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Tower of Guns – Rogue FPS done right

Tower of Guns logo

I remember saying during my review of One More Dungeon that rogue games may not work for first person shooters, then I reminded myself of the fantastic Heavy Bullets which made me backtrack on this statement a bit. I also forgot about the game which I am going to talk about today and that is Tower Of Guns. The game is available for OSX, Windows and Linux from a number of different online retailers, which can all be found on the developers’ website.

Overview

Tower of Guns has no real back story to speak of. The whole game is actually designed to fit into a lunchtime play, so it’s not meant to have much longevity per game, but enough replayability to keep you coming back, and it does that very well indeed. It’s a heady cocktail of first person shooter, with a large shot of rogue elements and a healthy dose of bullet hell, so it ticks quite a lot of boxes for me. Released back in March 2014 the game was developed by just two people and has a very specific and rather delightful art style like a bit of a washed out cartoon. Each game sees you have the chance of unlocking some more advanced weapons or power-ups make your next play through utterly different. Some upgrades are available during play, you pick up coins, health and weapon powers with every enemy you kill in a similar way to the Binding Of Isaac then spend those at the shops scattered throughout the levels.

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Gameplay

You start your quest at the bottom of the tower. When you have killed all the enemies, the door to the next level will be able to be unlocked. At the beginning of each play-through, you can give yourself any of the guns that you may have unlocked during play and a perk from the list of upgrades available to you. The perks range from being able to jump three times, take no fall damage and so on. After four or so levels have been taken on, you are thrown into a room with one of the bosses to fight. Unlike most first person shooters you only get one gun for that specific play-through that you choose before entering. This gun gets upgraded along the way, as you pick up the blue weapon power-ups and believe me you need to do this. Tower of Guns is by no means easy, its rogue-like nature means that you have no idea what you are going to face in any given room; so there really is no way that you can prepare. It’s much more an adapt and survive kind of game, but boy is it addictive.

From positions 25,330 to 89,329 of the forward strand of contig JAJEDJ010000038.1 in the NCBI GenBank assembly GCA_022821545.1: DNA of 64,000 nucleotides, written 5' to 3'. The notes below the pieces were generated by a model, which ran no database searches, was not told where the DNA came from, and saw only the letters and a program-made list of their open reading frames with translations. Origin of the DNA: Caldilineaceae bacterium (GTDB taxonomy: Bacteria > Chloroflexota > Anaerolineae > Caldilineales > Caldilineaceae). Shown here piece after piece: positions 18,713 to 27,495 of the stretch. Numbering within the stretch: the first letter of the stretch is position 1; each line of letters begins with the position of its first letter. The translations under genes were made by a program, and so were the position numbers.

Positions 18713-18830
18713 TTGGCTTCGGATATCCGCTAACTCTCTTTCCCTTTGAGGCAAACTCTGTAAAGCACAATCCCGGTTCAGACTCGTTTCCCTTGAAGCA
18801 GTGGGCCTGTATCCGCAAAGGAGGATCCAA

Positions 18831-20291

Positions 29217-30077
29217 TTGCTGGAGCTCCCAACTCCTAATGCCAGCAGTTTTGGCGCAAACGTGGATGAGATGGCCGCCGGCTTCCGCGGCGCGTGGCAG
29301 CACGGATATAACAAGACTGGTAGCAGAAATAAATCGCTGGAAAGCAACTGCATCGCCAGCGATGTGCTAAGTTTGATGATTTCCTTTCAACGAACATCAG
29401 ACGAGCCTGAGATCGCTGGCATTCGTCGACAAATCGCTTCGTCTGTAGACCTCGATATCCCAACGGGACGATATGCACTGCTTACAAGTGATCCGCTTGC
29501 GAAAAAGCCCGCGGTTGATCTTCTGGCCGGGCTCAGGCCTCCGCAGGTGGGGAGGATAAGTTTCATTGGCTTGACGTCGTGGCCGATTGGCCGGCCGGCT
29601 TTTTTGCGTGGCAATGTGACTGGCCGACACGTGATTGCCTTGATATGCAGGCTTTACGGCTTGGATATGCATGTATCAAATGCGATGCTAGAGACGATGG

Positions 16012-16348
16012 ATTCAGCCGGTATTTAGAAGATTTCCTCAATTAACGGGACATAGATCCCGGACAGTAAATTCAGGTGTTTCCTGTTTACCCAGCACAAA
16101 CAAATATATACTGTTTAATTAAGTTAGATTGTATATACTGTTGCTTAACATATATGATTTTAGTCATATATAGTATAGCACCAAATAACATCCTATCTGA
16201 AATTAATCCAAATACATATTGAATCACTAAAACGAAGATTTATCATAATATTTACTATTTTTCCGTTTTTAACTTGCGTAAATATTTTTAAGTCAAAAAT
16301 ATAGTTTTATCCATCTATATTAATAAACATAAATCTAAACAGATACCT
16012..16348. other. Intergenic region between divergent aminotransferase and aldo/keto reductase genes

Hugbots attack!

The entrance sees you encounter the dreaded Hugbot. Don’t let their name lull you into a false sense of security; these bots are vicious and should be treated with the utmost hostility. Okay, I might be lying a little here, they are super cute little robots that have a happy smile on their face and just want to hug you and spread love. I’m not sure if there is any benefit or deficit in destroying these robots but it can certainly be fun (and useful because they drop loot) to do so. Upon entering a level there may already be enemies spawned but every level has the potential to spawn more enemies. This induces a sometimes manic style of gameplay which makes your heart beat faster and puts you genuinely on edge. I found more than once myself thanking the game gods once all the enemies were all gone and I could breathe again. Again one of the many reasons why I like this game.

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Verdict

I already mentioned a little about the style of this game but I have never seen another first person shooter like it which makes me want to play it more. I generally die due to recklessness which means that it’s rogue-like nature is not punishing me for no reason which a lot of games that have random generation seem to do. The different guns have a very distinctive feel and force you to adapt a strategy to suit the gun, you must be willing to change on the basis that the environment may not allow you to use your current strategy. The game also has a fun little sense of humour, if the cuteness of the hugbots were not enough there is more to be fond in the form of secrets and even entire secret levels. Yes, Tower of Guns is a good example of how a first person shooter with rogue elements should be done. But that’s what I feel about it – What do you think? Is this a good rogue-like FPS, or is there a better one out there? Let us know in the comments below, or over on Facebook, Twitter or Reddit.

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